Generally, the sport can unify people, bringing them together and sharing essential values like respect and tolerance. But unfortunately, this is not always the case.
The Summer Olympics in 1936, in that Hitlerite Berlin, where Americans tried to boycott the politics of hate established by the German dictator, is a good example.
However, if we look well enough, other clamorous instances are much closer to us than we would expect.
This article aims to discuss one of the most emblematic and recent scandals that threatened the noble values of the sport, raising questions about the role of politics and money in professional tournaments.
In 2014, the Federation Internationale de Football Association (football’s world governing body), better known as FIFA, appointed Brazil as the hosting country for the football World Cup, the most prestigious football event and one of the most important sports events.
FIFA’s decision generated a lot of criticism because of the unstable situation Brazil presented at the time. Because of the controversial means, the government employed to build new facilities at the expense of poor people who were evicted from their houses.
However, the general disappointment didn’t distress FIFA, which selected Putin’s Russia to host the following tournament edition four years later. A choice contradicted by many, and that surprised many, especially the FA (Football Association), England’s football governing body, which appeared to be the most suitable candidate to host the competition in 2018.
But because history repeats itself, a similar situation occurred when the football organization appointed Qatar, over more suitable countries, like Japan and the United States, to host the 2022 World Cup.
The selection of Russia and Qatar occurred at the same time back in 2010, five years before horrible corruption scandals overwhelmed FIFA.
When the investigations started in 2015, the FBI arrested 14 executive members of the organization, who were found guilty of accepting money in exchange for votes that would have affected the selection of the World Cup host countries.
Even if, since then, FIFA has tried to clean its image through a substantial reorganization, which saw old and corrupted executive members being replaced, polemics concerning the 2022 edition did not stop.
As a matter of fact, following those scandals that, among other things, highlighted an unclear exchange of money between FIFA’s members and Qatari authorities, the football association decided to proceed with the Gulf State edition anyway, provoking protests worldwide.
The public disappointment is related to the fact that Qatar did not appear as a suitable candidate for the World Cup, even less ideal than Russia. Consequently, its selection generated doubts about the reliability and credibility of those who chose it.
But what makes this choice so problematic?
First, it is crucial to understand that some reasons are directly related to football, but others are not.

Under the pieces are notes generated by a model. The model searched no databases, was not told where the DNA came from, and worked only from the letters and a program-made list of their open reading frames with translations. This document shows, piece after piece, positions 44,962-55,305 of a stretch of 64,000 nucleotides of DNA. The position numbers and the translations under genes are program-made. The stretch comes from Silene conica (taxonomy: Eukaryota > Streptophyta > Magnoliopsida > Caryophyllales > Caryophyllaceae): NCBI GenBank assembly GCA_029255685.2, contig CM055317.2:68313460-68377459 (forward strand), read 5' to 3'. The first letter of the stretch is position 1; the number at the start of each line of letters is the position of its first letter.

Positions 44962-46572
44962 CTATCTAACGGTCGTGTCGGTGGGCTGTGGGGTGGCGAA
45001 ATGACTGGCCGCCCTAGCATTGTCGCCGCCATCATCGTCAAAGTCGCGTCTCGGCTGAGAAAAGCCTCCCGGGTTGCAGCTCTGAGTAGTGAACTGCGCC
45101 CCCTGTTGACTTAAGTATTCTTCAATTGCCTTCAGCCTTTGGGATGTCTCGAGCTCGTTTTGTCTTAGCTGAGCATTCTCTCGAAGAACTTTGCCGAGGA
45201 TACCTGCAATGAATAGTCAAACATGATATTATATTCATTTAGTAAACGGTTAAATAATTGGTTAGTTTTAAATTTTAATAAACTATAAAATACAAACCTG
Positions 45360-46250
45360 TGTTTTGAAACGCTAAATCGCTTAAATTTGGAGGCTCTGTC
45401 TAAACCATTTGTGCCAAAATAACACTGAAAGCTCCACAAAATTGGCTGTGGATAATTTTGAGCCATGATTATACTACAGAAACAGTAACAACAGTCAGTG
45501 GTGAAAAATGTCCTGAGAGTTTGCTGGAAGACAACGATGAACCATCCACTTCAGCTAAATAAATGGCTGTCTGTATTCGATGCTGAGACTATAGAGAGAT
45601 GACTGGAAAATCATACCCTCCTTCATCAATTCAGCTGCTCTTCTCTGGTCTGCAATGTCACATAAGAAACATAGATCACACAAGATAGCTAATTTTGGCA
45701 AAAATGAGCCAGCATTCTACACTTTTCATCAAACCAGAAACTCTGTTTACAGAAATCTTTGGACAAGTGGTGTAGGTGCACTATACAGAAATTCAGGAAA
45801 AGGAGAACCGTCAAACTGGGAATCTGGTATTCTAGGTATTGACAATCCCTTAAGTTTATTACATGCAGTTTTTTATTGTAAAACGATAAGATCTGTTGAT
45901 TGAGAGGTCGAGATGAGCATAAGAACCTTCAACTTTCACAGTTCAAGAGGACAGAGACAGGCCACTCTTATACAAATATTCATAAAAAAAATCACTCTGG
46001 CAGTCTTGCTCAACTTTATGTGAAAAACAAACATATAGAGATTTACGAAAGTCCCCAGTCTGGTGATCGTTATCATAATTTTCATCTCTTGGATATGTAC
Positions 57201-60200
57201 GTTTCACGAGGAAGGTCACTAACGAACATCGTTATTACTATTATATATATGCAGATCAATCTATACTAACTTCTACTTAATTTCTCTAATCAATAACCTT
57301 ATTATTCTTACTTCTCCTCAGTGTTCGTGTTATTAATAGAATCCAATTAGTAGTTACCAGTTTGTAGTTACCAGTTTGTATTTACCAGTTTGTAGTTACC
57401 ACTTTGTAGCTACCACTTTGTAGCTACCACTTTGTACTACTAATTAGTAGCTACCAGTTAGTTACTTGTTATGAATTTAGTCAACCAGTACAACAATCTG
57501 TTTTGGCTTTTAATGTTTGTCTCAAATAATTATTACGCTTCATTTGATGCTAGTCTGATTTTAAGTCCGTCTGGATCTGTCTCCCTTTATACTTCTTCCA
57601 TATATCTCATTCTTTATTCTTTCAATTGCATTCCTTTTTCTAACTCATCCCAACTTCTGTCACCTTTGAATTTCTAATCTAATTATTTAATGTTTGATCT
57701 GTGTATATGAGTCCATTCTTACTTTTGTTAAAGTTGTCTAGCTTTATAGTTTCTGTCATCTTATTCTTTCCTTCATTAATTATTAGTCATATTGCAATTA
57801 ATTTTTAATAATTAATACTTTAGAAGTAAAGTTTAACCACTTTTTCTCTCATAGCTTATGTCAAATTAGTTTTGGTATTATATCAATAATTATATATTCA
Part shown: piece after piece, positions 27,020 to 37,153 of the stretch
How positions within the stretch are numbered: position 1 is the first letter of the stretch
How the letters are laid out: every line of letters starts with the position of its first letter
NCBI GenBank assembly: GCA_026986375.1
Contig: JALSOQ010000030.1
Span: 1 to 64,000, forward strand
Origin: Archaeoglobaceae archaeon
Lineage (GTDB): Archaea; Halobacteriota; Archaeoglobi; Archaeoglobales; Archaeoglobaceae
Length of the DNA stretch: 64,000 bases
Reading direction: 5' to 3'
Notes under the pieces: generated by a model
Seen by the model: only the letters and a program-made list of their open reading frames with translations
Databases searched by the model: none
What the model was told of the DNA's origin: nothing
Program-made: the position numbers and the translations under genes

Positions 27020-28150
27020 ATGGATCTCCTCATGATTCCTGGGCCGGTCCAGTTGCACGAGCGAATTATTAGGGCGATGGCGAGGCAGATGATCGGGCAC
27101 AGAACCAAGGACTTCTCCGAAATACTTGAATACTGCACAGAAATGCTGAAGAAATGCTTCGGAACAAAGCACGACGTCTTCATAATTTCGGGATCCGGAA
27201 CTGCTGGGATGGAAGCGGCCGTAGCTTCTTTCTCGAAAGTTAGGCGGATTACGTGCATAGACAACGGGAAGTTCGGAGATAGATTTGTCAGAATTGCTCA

From a technical point of view, we should consider that the World Cup is played in the Summer when national football championships are on break. However, this is not possible in Qatar, where it would be simply too hot to play football in June and July in the middle of the desert. Consequently, the World Cup is now being played in November/December.
This fact also generated great dissatisfaction because it forced national tournaments like Serie A, Ligue 1, La Liga, and Premiere League to stop to allow footballers to take part in the World Cup. Eventually, this will result in overtired players, who will struggle dramatically to play when back in national championships.
Furthermore, Qatar’s nasty weather is also very problematic regarding sustainability.
As the news and media website Lifegate has claimed, the impact this World Cup will have on the environment is tragic.
Firstly, the desert setting requires the use of air conditioning in the stadiums, specifically outdoor stadiums. Secondly, because Doha, Qatar’s capital city, does not have enough hotels to host visitors, about 60 flights a day are scheduled to connect Doha to Dubai.
And thirdly, the amount of resources employed in the facilities construction is unprecedented, underlining even more how unsustainable this World Cup is for the planet.
On the other hand, from a non-technical point of view, Qatar has been criticized for reasons concerning human rights.
Unfortunately, because homosexuality is still illegal in the state, Qatari laws aim to exclude members of the LGBTQ+ community from the event, resulting in several arrests before and during the World Cup.
Another phenomenon that instigated protests was how workers were treated during the construction of stadiums and other facilities.
As reported by Vita Magazine, since the selection of Qatar for this 21st edition, the population has grown by about two-thirds because of the two million immigrants who arrived in the country looking for jobs in the construction industry.
‘Jobs’ should not be defined as such because of meager wages, nonexistent rights or safeguards, and because of endless shifts under the boiling sun of the Middle East.
In this context, even if Qatari authorities confirmed 37 deaths, news platforms around the world confirmed that the actual number of workers who died on construction sites connected to the World Cup is about 6,500.
But now that the World Cup has officially started, something has changed. The intense disappointment and angriness shared by people and football fans around the world have been replaced by joy and excitement for the competition.